WWAMI’s original goals were to provide public medical education to people living in states with a population too small to afford the cost of establishing a medical school, and train physicians to practice in states that historically had a difficult time attracting an adequate number of doctors.
WWAMI’s effort is vital because Alaska needs more physicians, particularly those that specialize in primary care and psychiatry.
The state has only 2.05 physicians per 1,000 population compared to the national average of 2.38 physicians per 1,000 people, due in part to Alaska’s rural nature, severe weather and great distances—1,400 miles, north to south, and 2,400 miles, east to west.
Nearly three-quarters of WWAMI students training in Alaska go on to practice as doctors in Alaska.
It’s possible that Tom Steck, a first-year WWAMI student, might turn out to be one of them. Steck is the person whose shoulder Tower was probing during that exam demonstration.
“As a doctor, you kind of learn to do things to other people,” said Steck, 24, of Anchorage. “I liked learning the exam that way. I could feel the pressure he was putting on the joints, where his fingers were digging to palpate anatomic features of the shoulder. He obviously had a great field of knowledge to show us.”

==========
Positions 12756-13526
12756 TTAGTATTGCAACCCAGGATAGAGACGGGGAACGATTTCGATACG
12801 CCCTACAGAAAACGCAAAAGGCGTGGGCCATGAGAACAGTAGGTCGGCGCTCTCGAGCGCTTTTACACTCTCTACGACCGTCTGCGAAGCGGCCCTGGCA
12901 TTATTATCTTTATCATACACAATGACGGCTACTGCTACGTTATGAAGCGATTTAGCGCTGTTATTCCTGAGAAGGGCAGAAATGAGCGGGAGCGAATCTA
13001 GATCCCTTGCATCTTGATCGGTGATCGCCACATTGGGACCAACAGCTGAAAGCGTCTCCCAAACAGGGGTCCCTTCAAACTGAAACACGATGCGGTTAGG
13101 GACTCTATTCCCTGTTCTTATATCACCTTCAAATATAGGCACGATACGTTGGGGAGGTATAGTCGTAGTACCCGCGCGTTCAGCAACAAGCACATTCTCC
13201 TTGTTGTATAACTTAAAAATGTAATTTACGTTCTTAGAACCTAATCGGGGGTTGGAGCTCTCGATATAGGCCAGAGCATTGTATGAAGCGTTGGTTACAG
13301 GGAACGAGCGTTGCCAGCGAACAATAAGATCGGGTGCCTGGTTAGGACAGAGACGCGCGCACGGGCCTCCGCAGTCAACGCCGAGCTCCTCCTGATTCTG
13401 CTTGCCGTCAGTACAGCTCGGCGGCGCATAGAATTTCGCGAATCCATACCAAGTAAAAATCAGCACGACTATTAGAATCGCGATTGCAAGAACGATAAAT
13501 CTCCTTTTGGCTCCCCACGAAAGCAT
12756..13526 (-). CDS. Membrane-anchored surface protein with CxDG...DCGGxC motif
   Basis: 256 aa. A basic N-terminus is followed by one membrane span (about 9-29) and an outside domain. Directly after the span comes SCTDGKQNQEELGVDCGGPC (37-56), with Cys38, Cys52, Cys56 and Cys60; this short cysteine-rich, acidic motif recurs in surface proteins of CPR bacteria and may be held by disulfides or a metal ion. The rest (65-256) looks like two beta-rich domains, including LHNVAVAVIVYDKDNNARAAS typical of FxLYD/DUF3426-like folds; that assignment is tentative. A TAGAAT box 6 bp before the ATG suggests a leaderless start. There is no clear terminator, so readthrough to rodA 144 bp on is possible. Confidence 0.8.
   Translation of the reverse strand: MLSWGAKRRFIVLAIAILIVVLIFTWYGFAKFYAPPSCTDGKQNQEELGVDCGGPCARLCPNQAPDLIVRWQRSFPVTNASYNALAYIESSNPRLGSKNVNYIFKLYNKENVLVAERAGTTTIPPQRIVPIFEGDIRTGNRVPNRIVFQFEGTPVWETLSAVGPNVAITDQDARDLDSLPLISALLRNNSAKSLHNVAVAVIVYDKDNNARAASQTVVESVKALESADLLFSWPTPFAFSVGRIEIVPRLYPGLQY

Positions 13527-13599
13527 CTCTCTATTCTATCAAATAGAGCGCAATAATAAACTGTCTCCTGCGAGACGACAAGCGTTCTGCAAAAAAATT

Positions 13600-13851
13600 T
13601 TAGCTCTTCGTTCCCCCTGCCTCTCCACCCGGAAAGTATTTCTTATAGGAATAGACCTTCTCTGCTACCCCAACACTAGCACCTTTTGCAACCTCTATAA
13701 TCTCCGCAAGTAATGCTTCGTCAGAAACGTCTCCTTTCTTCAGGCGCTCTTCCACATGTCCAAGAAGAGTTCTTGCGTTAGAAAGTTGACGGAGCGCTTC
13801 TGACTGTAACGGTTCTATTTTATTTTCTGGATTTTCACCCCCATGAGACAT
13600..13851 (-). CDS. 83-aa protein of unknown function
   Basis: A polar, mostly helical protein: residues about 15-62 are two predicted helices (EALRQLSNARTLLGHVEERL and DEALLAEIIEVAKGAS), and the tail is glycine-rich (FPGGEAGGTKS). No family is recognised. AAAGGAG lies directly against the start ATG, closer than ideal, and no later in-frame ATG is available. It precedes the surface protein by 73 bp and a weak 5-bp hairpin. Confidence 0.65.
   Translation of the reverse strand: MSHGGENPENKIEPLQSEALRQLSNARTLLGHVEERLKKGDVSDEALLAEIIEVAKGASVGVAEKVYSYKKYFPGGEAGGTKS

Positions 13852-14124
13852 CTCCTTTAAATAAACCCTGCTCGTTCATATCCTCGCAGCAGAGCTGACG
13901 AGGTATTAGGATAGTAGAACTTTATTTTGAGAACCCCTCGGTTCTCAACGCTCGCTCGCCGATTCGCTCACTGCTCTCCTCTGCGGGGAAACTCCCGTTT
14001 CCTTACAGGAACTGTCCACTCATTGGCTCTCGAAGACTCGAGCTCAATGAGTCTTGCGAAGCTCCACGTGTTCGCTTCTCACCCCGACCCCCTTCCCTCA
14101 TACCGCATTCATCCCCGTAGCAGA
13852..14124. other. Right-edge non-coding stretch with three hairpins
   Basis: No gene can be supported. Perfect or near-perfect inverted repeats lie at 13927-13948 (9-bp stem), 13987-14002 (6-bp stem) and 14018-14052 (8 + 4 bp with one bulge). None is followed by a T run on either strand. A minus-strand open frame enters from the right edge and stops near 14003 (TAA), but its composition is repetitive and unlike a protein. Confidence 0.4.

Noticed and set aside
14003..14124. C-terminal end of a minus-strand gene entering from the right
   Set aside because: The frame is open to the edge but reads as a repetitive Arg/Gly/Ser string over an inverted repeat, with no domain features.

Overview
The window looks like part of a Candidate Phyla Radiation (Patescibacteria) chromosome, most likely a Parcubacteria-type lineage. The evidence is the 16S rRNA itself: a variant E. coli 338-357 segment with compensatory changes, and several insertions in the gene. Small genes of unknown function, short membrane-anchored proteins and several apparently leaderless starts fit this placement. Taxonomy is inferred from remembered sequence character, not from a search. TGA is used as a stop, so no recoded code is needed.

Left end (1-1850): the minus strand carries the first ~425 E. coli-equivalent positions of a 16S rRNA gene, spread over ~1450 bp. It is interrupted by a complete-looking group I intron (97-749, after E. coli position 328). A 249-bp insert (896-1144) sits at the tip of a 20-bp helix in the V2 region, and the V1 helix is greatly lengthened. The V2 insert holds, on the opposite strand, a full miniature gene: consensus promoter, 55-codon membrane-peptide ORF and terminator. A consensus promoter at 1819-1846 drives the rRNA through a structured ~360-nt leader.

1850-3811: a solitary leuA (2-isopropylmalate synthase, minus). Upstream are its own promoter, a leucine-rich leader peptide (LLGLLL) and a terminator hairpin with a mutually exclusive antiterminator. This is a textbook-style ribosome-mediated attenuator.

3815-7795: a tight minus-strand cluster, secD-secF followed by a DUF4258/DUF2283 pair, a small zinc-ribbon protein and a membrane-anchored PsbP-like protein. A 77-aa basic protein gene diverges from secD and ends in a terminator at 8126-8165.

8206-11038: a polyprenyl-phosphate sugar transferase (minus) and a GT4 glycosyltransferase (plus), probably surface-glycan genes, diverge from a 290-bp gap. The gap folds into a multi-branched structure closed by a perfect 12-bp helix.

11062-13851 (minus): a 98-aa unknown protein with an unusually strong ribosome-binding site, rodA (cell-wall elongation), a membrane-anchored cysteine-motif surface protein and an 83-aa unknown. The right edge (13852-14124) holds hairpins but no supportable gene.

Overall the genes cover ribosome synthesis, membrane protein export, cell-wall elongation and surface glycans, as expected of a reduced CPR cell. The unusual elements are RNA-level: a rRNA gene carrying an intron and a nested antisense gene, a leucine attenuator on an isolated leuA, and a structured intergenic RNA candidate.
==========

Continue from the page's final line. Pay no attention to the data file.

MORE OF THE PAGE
Steck had volunteered in medical endeavors in the Dominican Republic and U.S. before deciding to go to medical school. He chose the WWAMI program because of its affiliation with the University of Washington’s highly ranked medical school and because he is from Anchorage.
“When I tell people here I’m a med student, they say, ‘Huh, I didn’t know there was a med school up there,’” he said.
Steck said it’s not unheard of to have three or four M.D.s at a time instructing Alaska WWAMI’s class of 20 students.
“It really helps build confidence and refine those fine little skills—how to hold an ophthalmoscope, the first things you do in a physical exam,” he said. “What else is neat is [WWAMI instructors] come from different backgrounds. Specialists like Dr. Tower give us a clinical flavor. He’s been doing this for 30 years and knows what he’s doing. We have to learn the sciences, but it’s nice to get the opinion of experts, what we’re likely to see in front of us as doctors.”
The first WWAMI Faculty Development Workshop will be held March 7-9 in conjunction with the Alaska Academy of Family Physicians’ annual Winter Update at the Hotel Alyeska. Guest speakers are Dr. Heidi Coombs and Dr. Jesse Markman, from the University of Washington School of Medicine. A panel of Alaska “Master Teachers”—physicians who, for decades, have taught WWAMI medical students and residents—will also take part in the workshop. Also, the annual Alaska PreMed Summit is scheduled for 9 a.m., March 22, at UAA’s Rasmuson Hall. The summit provides information on how to become a physician, in a session designed for high school and undergraduate students, as well as counselors and parents. For more information, call the Alaska WWAMI office at (907) 786-4789.